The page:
Chicago Theatre Review
An Adventure in the Anyverse
Psychonaut Librarians – The New Colony
Known for inspiring and producing dozens of world premieres over its nine years of storefront theatre offerings, New Colony presents an original science fiction fantasy by Chicago playwright and director Sean Kelly. This one-act adventure through time and space recalls Madeleine L’Engle’s classic, A Wrinkle in Time. Kelly’s play begins in a reading room filled with towering shelves. There we meet our heroine, Jane, a young girl raised on a variety of myths, fables and stories provided by her recently divorced librarian mother, Hester. The librarian staff have developed a secret elixir that can transport them from the real world into the “Anyverse,” a place where adventure awaits and anything can happen.
In this story of good versus evil, Jane falls prey to, and must continually fight off the dastardly Sandman, a venerable villain who sucks the soul out of his victims. While in this alternate universe, Jane meets and falls in love with Dewey (as in the Decimal System), a sweet, boyish young man who’s escaped from the tight grips of the Sandman. But, as in all great love stories, just when Jane finds that special someone who completes she loses him.
Twenty years pass and Hester is discovered at her retirement party, thrown by her coworkers in the back room of the library. Jane unexpectedly shows up at the gathering, where she meets her mom’s friends and fellow librarians, Emmerick, Rosemary and security guard PJ. Drinking the special elixir, they all find themselves wandering through the Anyverse once again, where they help Jane in destroying the maniacal Sandman and his menacing minions, ultimately freeing Dewey from the clutches of this villain. The two young people reunite and become one again, as the librarians soar on to further adventures.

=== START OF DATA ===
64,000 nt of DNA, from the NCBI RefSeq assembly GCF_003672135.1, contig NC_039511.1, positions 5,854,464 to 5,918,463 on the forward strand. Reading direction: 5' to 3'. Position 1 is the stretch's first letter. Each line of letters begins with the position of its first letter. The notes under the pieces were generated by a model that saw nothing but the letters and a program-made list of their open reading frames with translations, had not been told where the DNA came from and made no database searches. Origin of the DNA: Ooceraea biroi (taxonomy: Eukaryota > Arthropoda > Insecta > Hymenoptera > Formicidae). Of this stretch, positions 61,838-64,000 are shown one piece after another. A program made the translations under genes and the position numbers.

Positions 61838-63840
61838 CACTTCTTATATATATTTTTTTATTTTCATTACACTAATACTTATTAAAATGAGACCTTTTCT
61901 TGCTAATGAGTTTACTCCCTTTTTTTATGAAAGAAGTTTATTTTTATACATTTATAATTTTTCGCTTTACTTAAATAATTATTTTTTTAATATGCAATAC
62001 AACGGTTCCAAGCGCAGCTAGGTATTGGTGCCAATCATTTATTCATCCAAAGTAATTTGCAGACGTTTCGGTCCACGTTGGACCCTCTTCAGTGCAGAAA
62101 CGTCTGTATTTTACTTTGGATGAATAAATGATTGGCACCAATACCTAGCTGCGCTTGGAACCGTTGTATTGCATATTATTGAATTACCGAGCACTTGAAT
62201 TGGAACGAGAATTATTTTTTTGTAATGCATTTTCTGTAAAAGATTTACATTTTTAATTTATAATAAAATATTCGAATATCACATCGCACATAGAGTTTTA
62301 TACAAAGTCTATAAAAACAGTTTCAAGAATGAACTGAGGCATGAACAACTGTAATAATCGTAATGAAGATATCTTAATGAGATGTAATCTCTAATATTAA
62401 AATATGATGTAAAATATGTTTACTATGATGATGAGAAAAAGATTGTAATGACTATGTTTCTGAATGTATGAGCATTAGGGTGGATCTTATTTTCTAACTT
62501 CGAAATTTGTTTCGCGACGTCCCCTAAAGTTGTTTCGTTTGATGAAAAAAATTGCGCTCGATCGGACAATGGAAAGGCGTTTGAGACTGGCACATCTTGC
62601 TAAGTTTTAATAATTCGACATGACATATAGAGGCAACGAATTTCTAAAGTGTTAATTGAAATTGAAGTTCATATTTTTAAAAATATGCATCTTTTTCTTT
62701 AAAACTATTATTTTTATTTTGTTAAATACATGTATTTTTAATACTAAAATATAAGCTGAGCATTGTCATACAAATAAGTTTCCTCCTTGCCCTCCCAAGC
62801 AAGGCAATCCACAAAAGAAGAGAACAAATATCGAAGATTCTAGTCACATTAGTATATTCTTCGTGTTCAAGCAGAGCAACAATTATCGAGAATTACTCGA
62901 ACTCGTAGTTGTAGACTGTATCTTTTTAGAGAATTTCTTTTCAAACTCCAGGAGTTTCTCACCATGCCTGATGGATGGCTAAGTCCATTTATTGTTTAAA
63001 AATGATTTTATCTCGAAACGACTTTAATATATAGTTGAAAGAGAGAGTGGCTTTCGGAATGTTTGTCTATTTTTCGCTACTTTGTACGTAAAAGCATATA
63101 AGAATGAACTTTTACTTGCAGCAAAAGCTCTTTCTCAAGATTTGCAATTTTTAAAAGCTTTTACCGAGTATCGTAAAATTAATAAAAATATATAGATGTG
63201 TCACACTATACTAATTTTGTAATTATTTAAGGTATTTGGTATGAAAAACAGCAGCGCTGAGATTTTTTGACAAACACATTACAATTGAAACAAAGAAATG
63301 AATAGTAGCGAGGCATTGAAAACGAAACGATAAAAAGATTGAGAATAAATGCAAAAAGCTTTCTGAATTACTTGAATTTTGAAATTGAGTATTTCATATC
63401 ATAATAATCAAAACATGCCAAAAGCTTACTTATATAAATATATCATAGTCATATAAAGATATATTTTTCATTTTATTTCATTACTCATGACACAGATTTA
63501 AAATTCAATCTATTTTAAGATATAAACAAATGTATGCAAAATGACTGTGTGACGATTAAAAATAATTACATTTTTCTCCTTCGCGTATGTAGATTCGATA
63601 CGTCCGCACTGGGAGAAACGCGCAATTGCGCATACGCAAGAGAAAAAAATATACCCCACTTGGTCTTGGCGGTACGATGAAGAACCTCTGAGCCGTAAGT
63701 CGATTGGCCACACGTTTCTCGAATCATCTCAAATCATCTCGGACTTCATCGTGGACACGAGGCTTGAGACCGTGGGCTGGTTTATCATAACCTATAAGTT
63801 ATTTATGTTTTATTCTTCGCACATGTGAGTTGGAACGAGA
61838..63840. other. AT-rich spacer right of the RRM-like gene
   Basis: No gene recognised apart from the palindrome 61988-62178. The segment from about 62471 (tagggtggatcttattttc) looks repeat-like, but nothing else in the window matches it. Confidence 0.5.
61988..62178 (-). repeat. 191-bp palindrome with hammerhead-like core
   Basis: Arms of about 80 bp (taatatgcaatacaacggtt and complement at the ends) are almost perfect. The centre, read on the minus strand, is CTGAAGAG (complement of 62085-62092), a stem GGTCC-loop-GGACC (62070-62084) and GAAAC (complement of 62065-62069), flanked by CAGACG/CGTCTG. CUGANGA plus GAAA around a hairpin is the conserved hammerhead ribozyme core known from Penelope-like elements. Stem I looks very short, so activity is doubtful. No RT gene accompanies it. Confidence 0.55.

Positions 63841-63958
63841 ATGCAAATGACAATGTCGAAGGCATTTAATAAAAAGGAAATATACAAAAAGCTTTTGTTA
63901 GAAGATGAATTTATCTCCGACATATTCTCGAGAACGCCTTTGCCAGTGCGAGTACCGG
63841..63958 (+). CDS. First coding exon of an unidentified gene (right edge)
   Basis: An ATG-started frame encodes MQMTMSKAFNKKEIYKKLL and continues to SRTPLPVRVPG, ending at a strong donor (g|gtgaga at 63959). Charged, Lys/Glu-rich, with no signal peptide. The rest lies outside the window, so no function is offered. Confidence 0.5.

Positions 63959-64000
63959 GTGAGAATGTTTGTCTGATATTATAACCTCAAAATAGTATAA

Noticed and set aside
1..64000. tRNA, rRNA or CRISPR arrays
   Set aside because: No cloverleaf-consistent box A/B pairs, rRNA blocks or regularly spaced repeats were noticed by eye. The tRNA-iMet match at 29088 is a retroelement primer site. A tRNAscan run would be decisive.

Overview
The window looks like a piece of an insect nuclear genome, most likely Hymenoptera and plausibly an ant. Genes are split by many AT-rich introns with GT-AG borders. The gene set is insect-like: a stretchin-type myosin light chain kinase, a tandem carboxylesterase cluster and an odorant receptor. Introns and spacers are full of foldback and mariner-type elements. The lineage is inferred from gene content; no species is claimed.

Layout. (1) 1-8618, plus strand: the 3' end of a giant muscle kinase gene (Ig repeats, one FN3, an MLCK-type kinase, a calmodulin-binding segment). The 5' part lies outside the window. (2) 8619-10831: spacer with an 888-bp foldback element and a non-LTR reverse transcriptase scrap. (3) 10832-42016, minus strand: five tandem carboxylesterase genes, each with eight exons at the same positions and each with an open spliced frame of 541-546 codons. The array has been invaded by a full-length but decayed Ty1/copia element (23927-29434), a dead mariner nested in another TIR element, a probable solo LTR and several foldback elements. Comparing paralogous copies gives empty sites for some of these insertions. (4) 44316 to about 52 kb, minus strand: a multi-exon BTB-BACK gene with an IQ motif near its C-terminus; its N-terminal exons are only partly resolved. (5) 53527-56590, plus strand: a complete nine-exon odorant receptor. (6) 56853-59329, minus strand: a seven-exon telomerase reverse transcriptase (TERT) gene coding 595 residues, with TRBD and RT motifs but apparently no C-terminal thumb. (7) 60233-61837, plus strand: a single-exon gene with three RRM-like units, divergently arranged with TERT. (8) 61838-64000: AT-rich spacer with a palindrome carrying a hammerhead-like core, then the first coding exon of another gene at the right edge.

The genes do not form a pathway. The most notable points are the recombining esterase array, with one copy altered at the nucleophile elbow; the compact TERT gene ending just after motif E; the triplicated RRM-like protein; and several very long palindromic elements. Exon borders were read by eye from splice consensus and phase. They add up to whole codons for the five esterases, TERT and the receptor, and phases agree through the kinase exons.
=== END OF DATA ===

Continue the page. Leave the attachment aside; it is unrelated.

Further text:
Director Krissy Vanderwarker has staged this delightful fantasy like a low-budget Marvel superhero adventure. She’s challenged Sam Krey with creating the violence design and Monica Thomas with some stylized choreography. She’s also employed the talents of Catherine Tantillo to fashion an array of colorful, futuristic costumes and Breanne Ward and Evan Troost to create a variety of imaginative puppets. Yeaji Kim’s spartan scenic design is complemented by some handsome, colorful projection artistry. Alexander Ridgers offers appropriate psychedelic lighting and Matthew Muniz brings it altogether with his visionary sound design.
The ensemble cast, led by the terrific Christine Mayland Perkins, as Jane, is very good. New Colony newcomer Matt Farabee is fresh and appealing as Dewey. Together these two actors create a credible pair of loving, time-traveling voyagers. David Cerda, known for his wonderful work with his own company, Hell in a Handbag, is a caring, maternal Hester. Anyone familiar with Cerda’s work knows the actor’s expertise delivering lines with his usual dry wit. His Hester doesn’t disappoint, providing some of the play’s funniest dialogue with his resonant Joan Crawford-eque style and dignity.
Carlos Olmedo is priceless as PJ, the likably innocent library warden. He provides a policing presence in Anyverse, as well. Michael Peters and Morgan McNaught form a dynamic duo of strength, ingenuity and sheer chutzpa as they defend their friends and themselves against all odds. With less stage time than his fellow actors, Jack McCabe comes off as a bit stiff as the nasty Sandman. While his presence is obvious, a little more menace would’ve made this villain more frightening and forbidding.
This new play, by a theatre company known for their inventive new works, is sheer escape. It’s stuffed with unexpected humor, warmth and exciting daring deeds. It also offers a sweet, positive message of the importance of love and caring that, in today’s climate of apathy and sorrow, we can all use.
Reviewed by Colin Douglas
Presented January 11-February 12 by The New Colony at the Den Theatre’s Upstairs Main Stage,1333 N. Milwaukee Ave., Chicago.
Tickets are available by going to www.thenewcolony.org.
Additional information about this and other area productions can be found by visiting www.theatreinchicago.com.